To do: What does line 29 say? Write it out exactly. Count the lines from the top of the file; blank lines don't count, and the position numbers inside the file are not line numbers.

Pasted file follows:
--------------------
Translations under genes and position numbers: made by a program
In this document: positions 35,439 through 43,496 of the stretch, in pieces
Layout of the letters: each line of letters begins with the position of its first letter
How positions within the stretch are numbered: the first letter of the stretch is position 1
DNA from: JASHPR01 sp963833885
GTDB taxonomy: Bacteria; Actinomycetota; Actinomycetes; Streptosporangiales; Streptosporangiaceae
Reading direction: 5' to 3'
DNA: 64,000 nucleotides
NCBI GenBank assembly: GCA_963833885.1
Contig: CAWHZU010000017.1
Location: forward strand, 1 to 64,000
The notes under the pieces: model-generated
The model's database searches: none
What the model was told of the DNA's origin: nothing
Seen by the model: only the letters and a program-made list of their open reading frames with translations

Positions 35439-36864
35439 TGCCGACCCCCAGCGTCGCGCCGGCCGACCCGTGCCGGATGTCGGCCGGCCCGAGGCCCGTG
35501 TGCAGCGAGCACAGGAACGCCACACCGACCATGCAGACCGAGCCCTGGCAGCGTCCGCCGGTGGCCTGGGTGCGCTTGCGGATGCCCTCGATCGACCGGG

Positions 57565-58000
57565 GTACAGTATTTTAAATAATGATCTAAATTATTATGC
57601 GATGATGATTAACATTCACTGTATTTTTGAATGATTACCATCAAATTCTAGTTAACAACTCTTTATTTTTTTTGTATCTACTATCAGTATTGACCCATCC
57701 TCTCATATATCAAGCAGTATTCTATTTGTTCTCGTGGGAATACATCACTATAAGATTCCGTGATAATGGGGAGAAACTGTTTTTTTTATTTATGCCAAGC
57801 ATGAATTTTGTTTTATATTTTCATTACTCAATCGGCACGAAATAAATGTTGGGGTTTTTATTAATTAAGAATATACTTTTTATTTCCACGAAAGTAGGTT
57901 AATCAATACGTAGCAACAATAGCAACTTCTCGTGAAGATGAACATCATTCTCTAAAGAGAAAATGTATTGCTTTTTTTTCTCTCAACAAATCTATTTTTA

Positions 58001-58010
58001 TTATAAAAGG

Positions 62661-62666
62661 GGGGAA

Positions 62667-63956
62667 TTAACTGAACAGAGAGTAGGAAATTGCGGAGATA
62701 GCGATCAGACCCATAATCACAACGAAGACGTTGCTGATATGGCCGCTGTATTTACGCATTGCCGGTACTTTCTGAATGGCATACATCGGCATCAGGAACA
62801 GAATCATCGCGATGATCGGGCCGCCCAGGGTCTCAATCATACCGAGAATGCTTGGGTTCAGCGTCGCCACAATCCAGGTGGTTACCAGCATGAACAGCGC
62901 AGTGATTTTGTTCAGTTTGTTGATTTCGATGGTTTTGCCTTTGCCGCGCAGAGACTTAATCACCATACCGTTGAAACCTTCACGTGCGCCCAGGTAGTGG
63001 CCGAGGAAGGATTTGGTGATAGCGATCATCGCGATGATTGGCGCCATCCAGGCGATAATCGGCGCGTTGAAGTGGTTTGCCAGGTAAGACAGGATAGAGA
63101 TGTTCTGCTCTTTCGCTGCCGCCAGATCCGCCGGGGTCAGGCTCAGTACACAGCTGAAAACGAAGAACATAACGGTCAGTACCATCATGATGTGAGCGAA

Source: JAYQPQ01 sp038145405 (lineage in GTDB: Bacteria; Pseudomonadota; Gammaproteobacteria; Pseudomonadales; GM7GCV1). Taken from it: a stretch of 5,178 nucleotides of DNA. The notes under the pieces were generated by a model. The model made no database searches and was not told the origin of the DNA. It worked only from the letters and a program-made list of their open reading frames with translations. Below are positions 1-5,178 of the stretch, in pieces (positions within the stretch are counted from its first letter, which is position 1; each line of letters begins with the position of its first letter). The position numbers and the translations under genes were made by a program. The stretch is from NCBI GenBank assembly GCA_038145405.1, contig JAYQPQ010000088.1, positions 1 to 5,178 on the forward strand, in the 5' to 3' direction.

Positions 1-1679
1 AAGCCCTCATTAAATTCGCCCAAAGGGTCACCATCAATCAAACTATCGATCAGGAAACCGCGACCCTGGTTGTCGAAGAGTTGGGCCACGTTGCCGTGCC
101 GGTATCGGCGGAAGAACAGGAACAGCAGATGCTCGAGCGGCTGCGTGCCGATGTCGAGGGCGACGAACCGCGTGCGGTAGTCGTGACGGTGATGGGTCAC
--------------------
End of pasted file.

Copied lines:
Positions 62667-63956